Unilever on Thursday sought to distance itself from the controversial decision of its subsidiary Ben & Jerry’s to end sales of its ice cream in occupied Palestinian territories, with the company’s CEO, Alan Jope, telling investors Unilever is still “fully committed” to its business in Israel.
“If there’s one message I want to underscore … it’s that Unilever remains fully committed to our business in Israel,” Jope told investors during an earnings call on Thursday morning.
Jope added that the decision was made independently by Ben & Jerry’s. “This was a decision that was taken by Ben & Jerry’s and its independent board in line with an acquisition agreement that we signed 20 years ago,” said Jope.
Under its purchase agreement with Ben & Jerry’s in 2000, Unilever respected the ice cream giant’s desire to maintain broad independence over its social justice policies.
But Jope gave no indication that Unilever would pressure Ben & Jerry’s to reverse its decision to stop supplying its products to Israelis beyond Green Line.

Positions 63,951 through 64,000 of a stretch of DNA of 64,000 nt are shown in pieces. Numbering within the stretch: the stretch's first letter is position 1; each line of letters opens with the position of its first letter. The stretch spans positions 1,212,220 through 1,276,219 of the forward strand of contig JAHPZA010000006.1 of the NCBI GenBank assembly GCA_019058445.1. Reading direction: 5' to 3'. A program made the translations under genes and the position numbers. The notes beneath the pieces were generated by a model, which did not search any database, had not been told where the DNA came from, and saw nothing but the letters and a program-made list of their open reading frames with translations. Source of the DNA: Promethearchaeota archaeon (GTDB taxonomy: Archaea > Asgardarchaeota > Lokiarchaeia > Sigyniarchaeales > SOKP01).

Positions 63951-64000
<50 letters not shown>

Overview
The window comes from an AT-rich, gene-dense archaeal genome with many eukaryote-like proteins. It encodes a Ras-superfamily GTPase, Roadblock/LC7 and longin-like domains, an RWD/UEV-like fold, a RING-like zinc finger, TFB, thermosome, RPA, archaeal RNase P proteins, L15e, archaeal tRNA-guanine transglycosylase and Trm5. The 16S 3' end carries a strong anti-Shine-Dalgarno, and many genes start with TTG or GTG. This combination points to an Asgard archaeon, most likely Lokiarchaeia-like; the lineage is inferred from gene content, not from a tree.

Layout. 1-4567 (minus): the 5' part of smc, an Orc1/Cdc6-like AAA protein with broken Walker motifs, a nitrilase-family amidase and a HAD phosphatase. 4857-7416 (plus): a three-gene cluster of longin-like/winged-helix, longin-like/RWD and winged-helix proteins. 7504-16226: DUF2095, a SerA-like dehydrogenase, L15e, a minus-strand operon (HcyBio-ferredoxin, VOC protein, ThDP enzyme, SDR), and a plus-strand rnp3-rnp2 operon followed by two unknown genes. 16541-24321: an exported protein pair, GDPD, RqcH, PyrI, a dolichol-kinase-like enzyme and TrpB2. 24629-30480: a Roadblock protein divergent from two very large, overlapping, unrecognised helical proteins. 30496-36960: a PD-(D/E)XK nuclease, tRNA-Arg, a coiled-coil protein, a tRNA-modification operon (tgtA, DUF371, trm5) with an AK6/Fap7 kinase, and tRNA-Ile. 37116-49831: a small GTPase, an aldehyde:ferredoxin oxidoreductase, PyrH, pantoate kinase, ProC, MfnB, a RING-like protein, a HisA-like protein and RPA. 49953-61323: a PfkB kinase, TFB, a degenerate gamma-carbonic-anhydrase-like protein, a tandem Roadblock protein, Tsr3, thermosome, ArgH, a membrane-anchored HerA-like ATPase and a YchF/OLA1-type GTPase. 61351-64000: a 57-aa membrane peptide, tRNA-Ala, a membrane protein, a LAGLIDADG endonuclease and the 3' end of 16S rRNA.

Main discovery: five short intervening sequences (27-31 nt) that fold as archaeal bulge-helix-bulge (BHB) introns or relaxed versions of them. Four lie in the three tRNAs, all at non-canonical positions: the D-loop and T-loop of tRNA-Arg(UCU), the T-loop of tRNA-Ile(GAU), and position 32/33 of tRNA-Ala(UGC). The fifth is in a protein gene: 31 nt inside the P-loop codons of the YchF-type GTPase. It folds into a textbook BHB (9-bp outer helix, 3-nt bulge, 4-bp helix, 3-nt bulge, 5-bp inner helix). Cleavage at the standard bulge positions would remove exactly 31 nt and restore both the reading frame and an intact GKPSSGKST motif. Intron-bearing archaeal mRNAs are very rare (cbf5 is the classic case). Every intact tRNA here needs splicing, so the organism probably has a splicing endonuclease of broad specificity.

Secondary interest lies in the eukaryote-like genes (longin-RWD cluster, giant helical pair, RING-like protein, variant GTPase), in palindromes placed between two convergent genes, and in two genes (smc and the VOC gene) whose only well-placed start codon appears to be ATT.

Unilever remains fully committed to our business in Israel.
Ben & Jerry’s announced on Monday that it will end sales of its ice cream in “Occupied Palestinian Territory” when its licence agreement expires at the end of 2022.
Although Ben & Jerry’s will no longer be sold in the occupied West Bank and contested east Jerusalem, it will continue to be sold in Israel “through a different arrangement”. The company said it will update customers on those details in the future.
The announcement is one of the strongest steps by a well-known company against Israel’s settlements, which are widely seen by the international community as illegal.
The Israeli government condemned the decision. Prime Minister Naftali Bennett’s office issued a statement earlier this week which said the Prime Minister had spoken with Alan Jope and raised concern about what he called a “clearly anti-Israel step.”
It added that the move would have “serious consequences, legal and otherwise, and that [Israel] will act aggressively against all boycott actions directed against its citizens.”
Ben & Jerry’s is not the first company to find itself tangled in controversy over business in the occupied Palestinian territories. In 2018, home-rental company Airbnb announced that it would no longer list properties in West Bank settlements.
Israel condemned the move and eventually pressured Airbnb into canceling the decision.